Sunday, December 10, 2006

This Is Discourse?

So I was over there on Arts & Letters Daily, cruising around, as I do, because I teach the art of discourse, you might remember -- it's my profession, or anyway, part of my profession (seriously, I hardly know what my profession is, somedays -- what do you teach? I'm asked by my doctor or my dentist or the guy who sells me tires and my mind stutters: well, Chaucer, you know, and Victorian Literature, and History of the English Language and World Literature and, oh, yes, writing, that too) --

Anyway, I like Arts & Letters because OFTEN the essays on that site are good ones.

But John Derbyshire? What a tool.

Here's just a tiny excerpt from the bit of nonsense he published in the New English Review, from his essay on what is wrong with public schools in America:

"There is the public school racket, in which homeowners and taxpayers fork out stupendous sums of money to feed a socialistic extravaganza in which, when its employees can spare time from administration, “professional development” sabbaticals, and fund-raising for the Democratic Party, boys are pressed to act like girls, and dosed with calming drugs if they refuse so to act; girls are encouraged to act like boys by taking up advanced science, math, and strenuous sports, which few of them have any liking or aptitude for; and boys and girls alike are indoctrinated in the dubious dogmas of “diversity” and political correctness.

There is the teacher-unions racket , in which people who only work half the days of the year are awarded lifetime tenure and lush pensions on the public fisc, subject to dismissal for no offense less grave than serial arson or piracy on the high seas."

It goes on from there, getting only richer with cliche and lack of thought, every line ringing changes on right-wing talking points, showing not one bit of familiarity with the actual world of public schools -- or any actual school, or any actual teachers, or any actual children, for that matter. What he is obviously doing is pandering to his conservative audience -- those as ignorant of the actual school system as he is, either because they are elderly or because they are religious homeschoolers or because they are childless -- and from the comment section of the post, that is who he has, in fact, appealed to. (The few readers who have children in the public school system protest Derbyshire's ignorance and incorrectness in the comments, pointing out that no, teachers don't, in fact, work half days, that girls don't, in fact, hate science and math -- but the rest ignore these readers.)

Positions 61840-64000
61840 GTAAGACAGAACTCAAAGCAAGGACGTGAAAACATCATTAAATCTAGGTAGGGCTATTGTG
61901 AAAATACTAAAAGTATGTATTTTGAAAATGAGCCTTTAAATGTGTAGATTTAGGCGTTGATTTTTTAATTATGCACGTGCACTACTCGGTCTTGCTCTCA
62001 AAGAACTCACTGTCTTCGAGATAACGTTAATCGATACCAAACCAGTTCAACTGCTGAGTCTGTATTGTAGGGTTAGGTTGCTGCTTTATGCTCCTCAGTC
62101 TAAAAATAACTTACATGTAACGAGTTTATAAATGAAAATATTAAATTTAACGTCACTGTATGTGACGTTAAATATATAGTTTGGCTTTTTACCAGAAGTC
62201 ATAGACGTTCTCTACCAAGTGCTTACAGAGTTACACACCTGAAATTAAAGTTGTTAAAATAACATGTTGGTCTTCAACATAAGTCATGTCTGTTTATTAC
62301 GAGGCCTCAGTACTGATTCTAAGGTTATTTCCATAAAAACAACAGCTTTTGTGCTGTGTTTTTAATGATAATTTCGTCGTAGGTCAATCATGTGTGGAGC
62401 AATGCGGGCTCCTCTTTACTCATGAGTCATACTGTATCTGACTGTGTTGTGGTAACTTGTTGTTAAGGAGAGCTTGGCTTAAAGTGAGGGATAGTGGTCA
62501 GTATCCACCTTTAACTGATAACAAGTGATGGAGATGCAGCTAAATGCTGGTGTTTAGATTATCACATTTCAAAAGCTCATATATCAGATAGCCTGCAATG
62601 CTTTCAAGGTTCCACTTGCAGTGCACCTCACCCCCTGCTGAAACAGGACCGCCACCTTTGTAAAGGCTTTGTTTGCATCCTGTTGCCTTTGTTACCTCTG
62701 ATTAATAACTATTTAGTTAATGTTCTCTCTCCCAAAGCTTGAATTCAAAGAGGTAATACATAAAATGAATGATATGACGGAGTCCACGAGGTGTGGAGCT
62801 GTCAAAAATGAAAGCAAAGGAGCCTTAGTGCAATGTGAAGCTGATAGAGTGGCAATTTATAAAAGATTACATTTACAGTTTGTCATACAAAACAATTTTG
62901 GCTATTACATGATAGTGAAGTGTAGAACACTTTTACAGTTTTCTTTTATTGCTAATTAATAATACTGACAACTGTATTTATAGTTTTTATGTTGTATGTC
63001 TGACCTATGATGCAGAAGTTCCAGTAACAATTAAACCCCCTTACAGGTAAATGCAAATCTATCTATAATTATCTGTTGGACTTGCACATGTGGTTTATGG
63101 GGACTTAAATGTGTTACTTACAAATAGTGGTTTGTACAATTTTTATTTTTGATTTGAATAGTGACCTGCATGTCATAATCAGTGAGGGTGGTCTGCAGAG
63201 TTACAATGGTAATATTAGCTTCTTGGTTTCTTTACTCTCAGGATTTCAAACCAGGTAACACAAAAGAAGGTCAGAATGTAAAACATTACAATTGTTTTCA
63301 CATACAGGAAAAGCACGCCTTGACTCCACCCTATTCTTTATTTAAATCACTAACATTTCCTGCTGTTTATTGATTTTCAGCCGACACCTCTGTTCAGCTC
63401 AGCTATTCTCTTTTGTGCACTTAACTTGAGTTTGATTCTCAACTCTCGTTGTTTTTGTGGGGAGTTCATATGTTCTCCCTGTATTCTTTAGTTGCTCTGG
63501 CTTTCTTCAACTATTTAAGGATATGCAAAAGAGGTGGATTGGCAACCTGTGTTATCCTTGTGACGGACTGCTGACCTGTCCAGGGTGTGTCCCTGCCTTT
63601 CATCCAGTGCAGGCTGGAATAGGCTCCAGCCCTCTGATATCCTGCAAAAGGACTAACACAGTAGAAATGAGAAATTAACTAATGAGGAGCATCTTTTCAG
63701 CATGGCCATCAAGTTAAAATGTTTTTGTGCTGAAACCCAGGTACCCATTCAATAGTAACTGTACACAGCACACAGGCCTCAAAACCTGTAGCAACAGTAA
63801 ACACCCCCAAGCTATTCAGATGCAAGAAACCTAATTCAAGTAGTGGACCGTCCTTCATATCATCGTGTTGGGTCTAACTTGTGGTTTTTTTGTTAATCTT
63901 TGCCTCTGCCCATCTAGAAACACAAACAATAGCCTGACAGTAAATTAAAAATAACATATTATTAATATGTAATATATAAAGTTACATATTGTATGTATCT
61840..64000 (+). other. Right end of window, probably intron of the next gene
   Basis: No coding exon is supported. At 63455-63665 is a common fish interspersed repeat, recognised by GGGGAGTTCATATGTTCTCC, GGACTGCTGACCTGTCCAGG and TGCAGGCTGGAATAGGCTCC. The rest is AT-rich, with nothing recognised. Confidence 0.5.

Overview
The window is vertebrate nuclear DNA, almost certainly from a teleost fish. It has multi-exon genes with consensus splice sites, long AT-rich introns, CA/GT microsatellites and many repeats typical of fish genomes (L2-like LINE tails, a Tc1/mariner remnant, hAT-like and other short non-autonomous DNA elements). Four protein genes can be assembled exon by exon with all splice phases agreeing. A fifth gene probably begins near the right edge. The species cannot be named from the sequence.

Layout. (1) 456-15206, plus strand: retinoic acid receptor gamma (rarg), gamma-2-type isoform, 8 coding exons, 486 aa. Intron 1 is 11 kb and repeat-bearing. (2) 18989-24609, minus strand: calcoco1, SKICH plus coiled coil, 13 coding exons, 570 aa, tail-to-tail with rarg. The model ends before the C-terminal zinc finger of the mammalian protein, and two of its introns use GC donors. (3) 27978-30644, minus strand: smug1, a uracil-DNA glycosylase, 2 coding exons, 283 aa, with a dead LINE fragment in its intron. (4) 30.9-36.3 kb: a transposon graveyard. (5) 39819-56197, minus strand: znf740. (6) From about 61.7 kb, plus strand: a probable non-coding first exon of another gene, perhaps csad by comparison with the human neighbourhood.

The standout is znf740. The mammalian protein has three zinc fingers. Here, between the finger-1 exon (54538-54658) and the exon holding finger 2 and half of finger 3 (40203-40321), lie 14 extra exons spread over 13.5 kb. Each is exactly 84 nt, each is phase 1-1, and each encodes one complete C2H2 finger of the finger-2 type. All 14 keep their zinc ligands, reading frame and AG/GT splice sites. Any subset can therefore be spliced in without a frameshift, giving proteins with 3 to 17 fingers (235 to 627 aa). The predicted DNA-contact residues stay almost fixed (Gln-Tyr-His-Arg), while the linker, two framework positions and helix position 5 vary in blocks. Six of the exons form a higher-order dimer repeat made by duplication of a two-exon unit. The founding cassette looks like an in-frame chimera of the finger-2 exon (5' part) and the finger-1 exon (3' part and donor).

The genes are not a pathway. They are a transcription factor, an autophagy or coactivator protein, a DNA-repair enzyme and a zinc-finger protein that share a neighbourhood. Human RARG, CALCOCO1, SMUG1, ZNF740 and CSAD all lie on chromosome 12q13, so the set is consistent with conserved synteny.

Here's the web address -- my links are down, I'm afraid:

I was originally annoyed that Derbyshire got paid to write this swill -- but hey, so does Coulter get paid to write her filthy idiocy, and it's a free market, innit? What annoys me more, I've decided, is that people in America have been so ill-educated is that they can read this swill and say, yah, man, you right!

We deserve Bush, apparently.

Too bad.

Update: I feel obligated to add a discaimer -- my kid, as long-time readers know, is no longer in the public schools. We took her out after kindergarten. But this was not due to the quality of the school or the teachers. Her teacher was excellent, and the school was doing the best it could with the funding it had. No, we took her out because of the culture that surrounded her, especially then, three years ago, at the peak of Bush fever. We took her out because she was surrounded by parents driving their kids to schools in Hummers and five year old girls who wouldn't play with her unless she went to "Dance Team" lessons (where she dressed in a sparkly pink swim suit and high heels and learned to march while throwing a baton) and other five year olds who pestered her relentlessly about why she wasn't Saved and did she want to come to Sunday School or Bible Camp with them and those five-year-olds' parents who ambushed her in the lunch room to repeat the invitation and then her best friend who made fun of her unless she wore pink, every day, and kids on the playground astounded that she had never watched Halloween X, or whatever that mass murder movie is -- did I mention these were five year olds? -- and why didn't she have an XBox (or whatever the game was then) what was wrong with her? Didn't she know what cool was? Not to mention the barrage of sugar -- they lived on sugar and dye, those kids. And she wanted to, too.

Anyway. It was the classmates and their parents, not the school, that we mainly moved from; and also to get the smaller class size -- 44 students they had in her class at the public school. I still can't believe that. Her teacher was amazing, but even so.

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